(July 6) Argentina’s lemon exporters expect to have access to the U.S. market under similar terms as Florida citrus marketers, one U.S.-based representative of Argentina exporters said in early July.

Like Florida, Argentina has citrus canker. In addition, Argentina has black spot fungus.

However, Dale McNiel, a Washington, D.C.-based attorney hired to represent northwest Argentina lemon exporters, said that he anticipates the U.S. Department of Agriculture could issue a pest risk assessment for Argentina lemons later this year — perhaps by late August or September.

“That is practically done,” he said, noting that the document is being worked on by Argentine and U.S. authorities.

The risk assessment might be followed in late winter or spring by a proposed rule to allow Argentina lemon exports to the U.S., McNiel said.

“We are going to push as hard as we can,” he said.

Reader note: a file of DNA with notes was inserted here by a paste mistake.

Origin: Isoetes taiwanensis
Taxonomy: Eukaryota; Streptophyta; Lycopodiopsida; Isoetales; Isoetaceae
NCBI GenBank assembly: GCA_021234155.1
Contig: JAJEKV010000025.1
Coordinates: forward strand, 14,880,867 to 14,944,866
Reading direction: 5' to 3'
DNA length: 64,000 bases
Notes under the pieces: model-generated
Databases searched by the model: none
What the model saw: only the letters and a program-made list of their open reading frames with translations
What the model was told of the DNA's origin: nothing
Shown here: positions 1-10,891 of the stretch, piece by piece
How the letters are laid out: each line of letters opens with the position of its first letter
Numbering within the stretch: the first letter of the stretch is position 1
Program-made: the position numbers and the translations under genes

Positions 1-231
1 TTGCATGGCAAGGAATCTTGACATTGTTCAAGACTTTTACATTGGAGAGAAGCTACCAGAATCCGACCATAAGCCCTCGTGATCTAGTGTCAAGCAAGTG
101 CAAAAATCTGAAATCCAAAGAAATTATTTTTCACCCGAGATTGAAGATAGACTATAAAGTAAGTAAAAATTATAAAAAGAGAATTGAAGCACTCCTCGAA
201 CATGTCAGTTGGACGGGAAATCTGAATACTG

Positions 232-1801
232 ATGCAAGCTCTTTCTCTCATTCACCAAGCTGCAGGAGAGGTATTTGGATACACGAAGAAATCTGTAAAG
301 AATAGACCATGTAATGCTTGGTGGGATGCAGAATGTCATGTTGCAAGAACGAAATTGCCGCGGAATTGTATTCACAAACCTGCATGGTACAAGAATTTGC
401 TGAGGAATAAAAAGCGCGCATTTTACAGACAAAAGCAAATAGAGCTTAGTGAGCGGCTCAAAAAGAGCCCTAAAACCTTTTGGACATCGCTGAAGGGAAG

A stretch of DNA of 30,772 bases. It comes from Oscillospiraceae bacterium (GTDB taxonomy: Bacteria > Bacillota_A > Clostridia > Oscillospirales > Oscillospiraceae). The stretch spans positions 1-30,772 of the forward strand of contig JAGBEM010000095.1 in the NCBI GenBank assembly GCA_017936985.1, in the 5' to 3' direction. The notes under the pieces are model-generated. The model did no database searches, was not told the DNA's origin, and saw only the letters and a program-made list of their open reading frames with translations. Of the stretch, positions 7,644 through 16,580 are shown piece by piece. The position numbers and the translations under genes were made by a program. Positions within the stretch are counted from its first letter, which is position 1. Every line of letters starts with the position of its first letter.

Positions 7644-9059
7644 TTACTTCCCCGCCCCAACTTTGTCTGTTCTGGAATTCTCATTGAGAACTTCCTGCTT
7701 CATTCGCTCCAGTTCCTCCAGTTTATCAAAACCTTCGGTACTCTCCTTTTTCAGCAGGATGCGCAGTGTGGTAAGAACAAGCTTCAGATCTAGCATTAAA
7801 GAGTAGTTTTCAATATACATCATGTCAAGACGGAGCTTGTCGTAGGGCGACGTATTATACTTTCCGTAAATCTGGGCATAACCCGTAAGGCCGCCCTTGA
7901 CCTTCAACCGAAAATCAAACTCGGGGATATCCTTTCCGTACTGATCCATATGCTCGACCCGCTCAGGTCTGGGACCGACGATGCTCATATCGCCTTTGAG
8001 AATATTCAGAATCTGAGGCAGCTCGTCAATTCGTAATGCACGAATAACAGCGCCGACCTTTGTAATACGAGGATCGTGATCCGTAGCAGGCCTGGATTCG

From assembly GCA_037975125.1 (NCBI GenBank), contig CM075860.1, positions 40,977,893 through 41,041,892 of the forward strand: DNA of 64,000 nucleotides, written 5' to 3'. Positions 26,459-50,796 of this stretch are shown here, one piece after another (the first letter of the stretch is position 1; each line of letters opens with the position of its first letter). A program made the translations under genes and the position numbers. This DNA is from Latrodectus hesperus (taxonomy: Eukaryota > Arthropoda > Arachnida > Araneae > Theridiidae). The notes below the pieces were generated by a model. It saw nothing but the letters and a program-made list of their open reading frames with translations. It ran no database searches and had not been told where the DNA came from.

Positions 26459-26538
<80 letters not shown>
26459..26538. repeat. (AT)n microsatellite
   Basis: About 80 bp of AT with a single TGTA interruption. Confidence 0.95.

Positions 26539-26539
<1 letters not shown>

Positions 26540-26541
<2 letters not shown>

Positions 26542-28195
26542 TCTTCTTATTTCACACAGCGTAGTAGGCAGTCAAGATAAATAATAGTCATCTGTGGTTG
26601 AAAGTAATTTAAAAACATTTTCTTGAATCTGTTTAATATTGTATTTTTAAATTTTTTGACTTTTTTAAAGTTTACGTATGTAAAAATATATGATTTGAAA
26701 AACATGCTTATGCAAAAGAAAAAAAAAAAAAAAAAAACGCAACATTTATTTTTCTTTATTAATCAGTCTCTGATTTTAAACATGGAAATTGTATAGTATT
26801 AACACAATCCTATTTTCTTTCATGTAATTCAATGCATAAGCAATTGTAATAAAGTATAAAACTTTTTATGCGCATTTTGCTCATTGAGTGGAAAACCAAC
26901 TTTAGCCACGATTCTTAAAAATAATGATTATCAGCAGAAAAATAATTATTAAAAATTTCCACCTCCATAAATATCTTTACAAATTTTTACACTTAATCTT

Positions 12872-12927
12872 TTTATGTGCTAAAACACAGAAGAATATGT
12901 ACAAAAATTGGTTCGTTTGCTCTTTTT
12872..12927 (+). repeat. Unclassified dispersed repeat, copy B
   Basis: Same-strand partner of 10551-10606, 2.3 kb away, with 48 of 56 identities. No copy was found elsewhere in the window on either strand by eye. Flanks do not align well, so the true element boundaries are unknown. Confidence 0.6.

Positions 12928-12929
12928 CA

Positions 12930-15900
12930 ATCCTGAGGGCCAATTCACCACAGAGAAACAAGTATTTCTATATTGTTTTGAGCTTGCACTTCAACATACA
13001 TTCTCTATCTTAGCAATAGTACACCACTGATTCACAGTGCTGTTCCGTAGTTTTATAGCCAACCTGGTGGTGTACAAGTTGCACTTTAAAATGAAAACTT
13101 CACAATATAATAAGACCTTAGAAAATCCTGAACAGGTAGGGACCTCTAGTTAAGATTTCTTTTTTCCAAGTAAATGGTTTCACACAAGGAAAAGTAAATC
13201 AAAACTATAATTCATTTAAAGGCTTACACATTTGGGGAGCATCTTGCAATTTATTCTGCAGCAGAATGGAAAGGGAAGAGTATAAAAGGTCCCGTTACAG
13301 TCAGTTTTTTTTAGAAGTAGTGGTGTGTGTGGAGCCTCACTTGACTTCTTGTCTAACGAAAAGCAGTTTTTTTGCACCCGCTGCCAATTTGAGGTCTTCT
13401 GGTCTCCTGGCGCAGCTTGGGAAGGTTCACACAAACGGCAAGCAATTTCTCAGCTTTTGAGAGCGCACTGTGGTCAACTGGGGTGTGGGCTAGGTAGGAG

Because the USDA has already done the proposed rule for Florida citrus related to citrus canker, it ought to be a small matter to provide a mirror of the proposed rule for Argentina’s lemons, he said.

The USDA is accepting comments on the proposed rule for citrus shipments from Florida until July 23. However, Joel Nelsen, president of California Citrus Mutual, Exeter, said the industry may ask for more time to evaluate USDA’s proposed rule, which has a 30-day comment period provided by the department.

McNiel said Argentina lemon exporters would be satisfied with same access granted to Florida in the proposed rule — access to noncitrus states.

“It is not anything that needs a great deal of brainpower,” he said.

McNiel said the same post-harvest mitigation treatment for citrus canker is the same required for black spot fungus.

McNiel, who works with former USDA Animal and Plant Health Inspection Service officials Bobby Acord and Patrick Collins in representing Argentina exporters, said the USDA also has requests from China and South Korea that citrus from those countries — both with canker — to begin the process that will lead to market access in the U.S.

He said U.S. international obligations require that imports must be treated in the same way as domestic fruit in regard to phytosanitary standards.